Did you know that “College” in the United States is not the same as “College” in England, or even in Ireland, Australia, Canada or other countries having this type of institution? Learn the differences and know what you can study at each country’s College.
1. College for Higher Education
In some countries, “College” is attended by students at a high school level or lower, in the United States, the word “College” is mostly a synonym of University.
In the United States, students start their Higher Education studies on their 13rd scholar year/grade, at the age of 17-18 or older.
Although both institutions offer Higher Education programs, the terms “College” and “University” have its differences even within the American territory. So, which disparities are we talking about?
- A “College” normally offers two-year programmes – the so-called “Associate Degree” – or three year programmes – equivalent to a Bachelor’s Degree – besides Certificate and Diploma courses.
- A University has a diversified range of courses at the Undergraduate and Postgraduate level, such as Masters and PhDs.
University is, therefore, more comprehensive than “College”. Typically, since a University can represent a group of several Higher Education schools, it normally includes a College amongst its structure and within its University campus, whether it is a public or private institution. Did we mess up your thoughts?
Let’s make it clear: inside an educational institution called “University”, you find several schools offering different levels and areas of study for you to take. A “College” is, when inside a University, the school you should register in if you want to take a short programme, get a Certificate or a Diploma or to study an Undergraduate program.
If you’ve already completed your Undergrad program and you’re now looking for Postgraduate studies, inside the University, you have other schools (institutes, faculties or departments) available to apply to, in order to complete your academic studies.
Only one more detail: there are also Colleges in the US which are not part of a University. These are independent Colleges but, just as University Colleges, only offer Undergraduate courses, Diplomas and Certificates.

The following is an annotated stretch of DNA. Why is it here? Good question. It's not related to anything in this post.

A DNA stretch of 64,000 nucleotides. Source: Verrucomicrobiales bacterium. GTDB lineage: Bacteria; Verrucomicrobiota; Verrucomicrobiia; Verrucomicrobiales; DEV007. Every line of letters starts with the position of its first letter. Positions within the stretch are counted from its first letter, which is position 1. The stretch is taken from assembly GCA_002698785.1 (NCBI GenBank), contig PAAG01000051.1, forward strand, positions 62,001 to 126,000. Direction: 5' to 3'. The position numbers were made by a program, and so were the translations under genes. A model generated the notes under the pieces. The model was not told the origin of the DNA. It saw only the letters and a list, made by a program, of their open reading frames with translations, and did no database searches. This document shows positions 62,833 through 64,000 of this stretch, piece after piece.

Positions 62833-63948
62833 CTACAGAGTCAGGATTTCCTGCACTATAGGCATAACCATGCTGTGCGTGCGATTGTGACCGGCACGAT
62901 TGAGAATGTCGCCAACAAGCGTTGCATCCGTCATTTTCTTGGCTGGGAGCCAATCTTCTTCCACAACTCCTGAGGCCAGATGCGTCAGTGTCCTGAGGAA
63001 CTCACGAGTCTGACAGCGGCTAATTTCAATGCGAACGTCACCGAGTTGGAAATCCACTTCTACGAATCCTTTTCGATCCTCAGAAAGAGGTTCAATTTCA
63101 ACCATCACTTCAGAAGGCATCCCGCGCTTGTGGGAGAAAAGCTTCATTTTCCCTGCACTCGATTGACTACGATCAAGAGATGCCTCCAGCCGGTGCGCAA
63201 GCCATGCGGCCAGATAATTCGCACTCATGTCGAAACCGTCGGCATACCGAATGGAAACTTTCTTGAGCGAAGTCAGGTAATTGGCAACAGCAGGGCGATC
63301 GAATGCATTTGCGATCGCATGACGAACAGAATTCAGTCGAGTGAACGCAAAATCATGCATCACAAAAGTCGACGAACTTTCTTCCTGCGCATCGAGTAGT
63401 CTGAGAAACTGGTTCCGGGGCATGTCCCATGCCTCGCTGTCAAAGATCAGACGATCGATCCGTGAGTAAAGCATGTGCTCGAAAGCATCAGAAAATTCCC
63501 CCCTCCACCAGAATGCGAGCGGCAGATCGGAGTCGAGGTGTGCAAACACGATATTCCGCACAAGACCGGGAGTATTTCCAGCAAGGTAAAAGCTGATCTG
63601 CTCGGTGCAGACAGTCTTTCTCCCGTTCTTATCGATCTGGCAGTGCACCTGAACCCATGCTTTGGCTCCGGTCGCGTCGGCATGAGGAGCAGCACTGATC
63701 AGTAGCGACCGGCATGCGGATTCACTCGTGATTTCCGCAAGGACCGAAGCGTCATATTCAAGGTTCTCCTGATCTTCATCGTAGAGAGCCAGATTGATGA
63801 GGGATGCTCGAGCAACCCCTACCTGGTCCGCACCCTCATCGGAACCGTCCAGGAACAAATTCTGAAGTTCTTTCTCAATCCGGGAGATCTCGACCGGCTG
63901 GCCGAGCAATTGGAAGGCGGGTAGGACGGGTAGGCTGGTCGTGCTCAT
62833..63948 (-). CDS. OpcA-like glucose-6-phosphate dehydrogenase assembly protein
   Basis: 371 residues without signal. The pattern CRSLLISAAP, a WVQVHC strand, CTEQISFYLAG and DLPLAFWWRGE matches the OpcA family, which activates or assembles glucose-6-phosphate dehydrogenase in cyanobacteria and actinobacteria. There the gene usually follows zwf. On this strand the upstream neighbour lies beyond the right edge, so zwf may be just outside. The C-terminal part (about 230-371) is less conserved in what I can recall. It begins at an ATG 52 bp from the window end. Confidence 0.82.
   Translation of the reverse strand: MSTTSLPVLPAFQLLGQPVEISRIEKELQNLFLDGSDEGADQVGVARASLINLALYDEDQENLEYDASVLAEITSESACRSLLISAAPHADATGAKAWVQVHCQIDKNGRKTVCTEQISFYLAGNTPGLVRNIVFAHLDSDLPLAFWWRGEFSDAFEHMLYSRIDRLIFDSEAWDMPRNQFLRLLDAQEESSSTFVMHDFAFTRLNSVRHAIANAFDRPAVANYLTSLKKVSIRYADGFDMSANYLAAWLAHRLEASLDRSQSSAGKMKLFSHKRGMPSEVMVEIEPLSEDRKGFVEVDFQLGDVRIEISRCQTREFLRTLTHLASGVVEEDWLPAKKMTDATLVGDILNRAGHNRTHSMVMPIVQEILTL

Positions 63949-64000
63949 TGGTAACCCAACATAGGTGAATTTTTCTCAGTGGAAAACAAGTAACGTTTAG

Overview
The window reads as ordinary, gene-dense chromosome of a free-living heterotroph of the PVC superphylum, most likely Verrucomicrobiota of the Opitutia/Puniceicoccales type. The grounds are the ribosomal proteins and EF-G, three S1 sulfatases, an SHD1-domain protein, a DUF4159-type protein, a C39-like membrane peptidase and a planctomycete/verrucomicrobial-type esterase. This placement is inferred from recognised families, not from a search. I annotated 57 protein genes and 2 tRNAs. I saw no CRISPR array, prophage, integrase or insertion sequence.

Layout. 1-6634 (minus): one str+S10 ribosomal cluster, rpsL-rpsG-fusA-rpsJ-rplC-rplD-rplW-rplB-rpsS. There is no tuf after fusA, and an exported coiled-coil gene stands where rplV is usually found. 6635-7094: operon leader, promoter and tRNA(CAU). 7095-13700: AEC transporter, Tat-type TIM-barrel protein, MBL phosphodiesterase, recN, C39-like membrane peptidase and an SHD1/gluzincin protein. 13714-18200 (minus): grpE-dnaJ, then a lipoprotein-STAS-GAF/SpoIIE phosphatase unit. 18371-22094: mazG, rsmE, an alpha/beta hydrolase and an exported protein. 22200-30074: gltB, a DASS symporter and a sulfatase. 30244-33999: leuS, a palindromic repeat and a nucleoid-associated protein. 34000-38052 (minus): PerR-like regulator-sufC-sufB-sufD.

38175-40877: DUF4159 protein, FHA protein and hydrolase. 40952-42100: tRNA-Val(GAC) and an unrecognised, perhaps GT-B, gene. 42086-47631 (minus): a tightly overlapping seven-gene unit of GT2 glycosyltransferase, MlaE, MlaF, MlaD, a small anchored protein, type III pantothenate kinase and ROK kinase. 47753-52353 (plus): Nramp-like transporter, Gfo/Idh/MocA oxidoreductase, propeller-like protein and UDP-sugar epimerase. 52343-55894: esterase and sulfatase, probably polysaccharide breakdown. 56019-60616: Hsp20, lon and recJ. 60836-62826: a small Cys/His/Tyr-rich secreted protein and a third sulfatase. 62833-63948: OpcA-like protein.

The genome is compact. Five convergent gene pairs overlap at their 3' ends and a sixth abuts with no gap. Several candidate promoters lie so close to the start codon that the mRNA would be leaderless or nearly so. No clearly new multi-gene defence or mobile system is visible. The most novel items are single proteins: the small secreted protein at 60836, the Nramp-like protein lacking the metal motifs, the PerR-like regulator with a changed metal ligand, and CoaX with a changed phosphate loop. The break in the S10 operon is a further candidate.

But then you ask: if I can study my Undergraduate course both at University (general) and in a College (independent), why does everyone say is “going to College” in the United States?
This is because, in the country, the term “College” is more popular than University – this happens even when you are attending a big University for your Undergraduate program. Only when they are studying at a Postgraduate level, you’ll hear the expression “attending University” from American students. Before Undergrad, they study at “High School”.
Image 1: whether it is because of cinema, internet influence or just by interacting with your colleagues, we bet: you will also end up saying “I’m going to College” instead of “I’m going to University” while doing your Undergrad in the United States.
2. College as High School
Did you know that...
In the Ancient Roman Empire, the word “Collegium” used to stand for a group of people living under common rules, like a society or association.
Other countries apply the word “College” on their educational fields, however differently from the United States.
If you want to complete your High School studies in Ireland, for instance, you must register in a College. This also happens in Australia, Canada, New Zealand, and South Africa or even in other countries having English as one of its official languages. In these places, an institution named “College” normally offers High School education, for the most part under independent or private management, as an alternative to the Government-run “High Schools”. Some Colleges, depending on the country, can also provide Primary and Secondary Education.
According to this, College matches the education you take previous to joining a Higher Education institution – i.e., before you enter University. “College” in these places is the “High School” in the US, and not the same as “University”.
However, College ≠ University also has its variations.
In some cases, a College offers such diversified education it can range from High School studies to diploma and Certificate courses, University Pathways, Pre-University programs or even Higher Education. So, in that sense, yes, it is a bit like the US system.
Have you ever heard about King’s College London, in the United Kingdom? It is a good example of an institution with the word “College” on its name but that is, actually, part of a University – the University of London. It is a very similar case to the American model: King’s College London delivers post-High School education, such as certificate and diploma courses, but it belongs to a more comprehensive institution, the University, which also offers Higher Education paths.
Image 2: The King's College London.
Yet Imperial College, also located in London, offers Higher Education, from Bachelor’s Degrees to PhDs, despite its name. At the Belfast Metropolitan College, in Northern Ireland, you will find Diploma and Certificate courses. Although they are not considered Higher Education, they provide you an advanced study level if, after completion of your High School or Secondary studies, you don’t want to go straight to University.
So, if a friend of yours tells you he is going to “attend College abroad”, how do you know which educational level he is at? Smart tip: ask what his destination country is: if it’s the United States, he is certainly going to study Higher Education; if he is going to Australia or Canada, he is going to study High School; if he is going to the UK, then...well, both the previous are possible.
Do you know what is actually the best way to find it out? Discover yourself and join him studying at different Colleges around the world. Choose your destination and start having your own study abroad experience ASAP!